Key takeaways from last night’s NYC Ethereum meetup

Trevor Ewen
Aug 31, 2017 · 4 min read
Image by Drew Graham via Unsplash

Last night I had the pleasure of participating in and mostly listening to the speakers at the NYC Ethereum meetup.

I met some great people. I took some notes, and decided it was a good opportunity to document some of the ideas coming from this vibrant and growing community.

For those interested in the actual talk, I recommend you take a look at the video here:

My thoughts come from my notes, my musings on blockchain, and my thoughts on Grid+.

The product & team

Last night’s talk was given by several members of the team at Grid+. Grid+ is a very cool initiative to decentralize and demonopolize the process of retail energy consumption.

The talk was led by Mark DAgostino & Igor Lilic with the occasional comment from Matt Walters. I recognized Matt Walters from the NYC Nodejs Meetup. Knowing that, we were definitely in good company.

Grid+ aims to sell retail energy at wholesale prices give or take an eventual x% markup. This is compared to the 100%+ markup that retail consumers currently endure from existing, entrenched utility retailers.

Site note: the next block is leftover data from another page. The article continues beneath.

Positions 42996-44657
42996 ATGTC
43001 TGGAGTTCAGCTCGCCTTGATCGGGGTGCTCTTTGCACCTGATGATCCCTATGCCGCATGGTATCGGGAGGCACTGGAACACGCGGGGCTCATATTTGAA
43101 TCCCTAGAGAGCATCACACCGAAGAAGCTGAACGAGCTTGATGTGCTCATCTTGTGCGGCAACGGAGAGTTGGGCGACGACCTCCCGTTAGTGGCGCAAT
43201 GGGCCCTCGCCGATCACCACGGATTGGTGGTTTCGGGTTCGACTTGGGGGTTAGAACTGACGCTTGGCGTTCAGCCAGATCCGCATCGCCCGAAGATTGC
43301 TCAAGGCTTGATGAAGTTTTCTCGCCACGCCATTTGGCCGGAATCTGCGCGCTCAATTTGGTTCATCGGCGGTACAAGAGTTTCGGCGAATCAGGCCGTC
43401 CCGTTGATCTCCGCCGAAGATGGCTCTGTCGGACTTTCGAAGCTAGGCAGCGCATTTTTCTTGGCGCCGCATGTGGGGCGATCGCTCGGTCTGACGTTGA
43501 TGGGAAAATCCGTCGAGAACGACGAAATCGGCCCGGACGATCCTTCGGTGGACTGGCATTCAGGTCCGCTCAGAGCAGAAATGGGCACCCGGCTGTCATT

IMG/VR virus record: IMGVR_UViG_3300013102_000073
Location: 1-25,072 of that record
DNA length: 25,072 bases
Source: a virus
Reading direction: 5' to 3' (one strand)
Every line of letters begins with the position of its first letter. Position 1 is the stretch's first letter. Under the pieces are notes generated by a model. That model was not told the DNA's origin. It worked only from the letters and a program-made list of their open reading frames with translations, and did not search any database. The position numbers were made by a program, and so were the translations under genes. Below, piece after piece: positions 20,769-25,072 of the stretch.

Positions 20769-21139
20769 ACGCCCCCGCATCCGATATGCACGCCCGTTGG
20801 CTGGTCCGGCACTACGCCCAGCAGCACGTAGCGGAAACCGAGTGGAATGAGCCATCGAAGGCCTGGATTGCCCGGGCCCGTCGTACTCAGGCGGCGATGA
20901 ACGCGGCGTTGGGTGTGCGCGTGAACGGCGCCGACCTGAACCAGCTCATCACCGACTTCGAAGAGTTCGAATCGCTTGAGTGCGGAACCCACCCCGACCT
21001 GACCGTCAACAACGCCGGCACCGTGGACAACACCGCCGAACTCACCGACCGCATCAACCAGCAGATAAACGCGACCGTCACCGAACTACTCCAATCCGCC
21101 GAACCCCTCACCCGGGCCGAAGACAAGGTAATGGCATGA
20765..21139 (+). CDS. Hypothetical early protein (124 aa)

Their key product manifestation will be a physical energy agent. Basically, a physical device that will allow the customer to setup their payment and energy preferences. It will be smart and eventually interact with other devices in the home. In the early stage, it’s just making sure the energy bill gets paid.

Step one is lowering the cost for consumers, given a blockchain enforced and managed billing mechanism. Step two includes innovations, for instance: converting consumers to prosumers by allowing customers to store energy and contribute it back to the grid for compensation. Step three includes options to make the retail energy process smarter via integrations and AI (more on that later).

The market

The story is the classic case of the entrenched, overly bureaucratic, inefficient market players collecting exorbitant rents while playing the role of low-value middleman. Energy utilities currently play this role. Throughout the country they range the gamut, but even in the most deregulated markets, they are inefficient and dated, at best.

Grid+ has chosen Texas as their launch market. Texas is uniquely positioned with a deregulated electricity market. Furthermore, the western half of the state is a solar goldmine.

Via electricchoice.com

Given the New York team, New York would seem to be an obvious choice. However, it’s very hard to deal with entrenched players (ConEd much?) in this state. Texas has the unique opportunity for solar and a largely competitive field for energy providers.

I have some experience with this industry, given the work I did years ago with Verde L3C. The Grid+ team is wise to launch initially in markets friendlier to innovation and competition.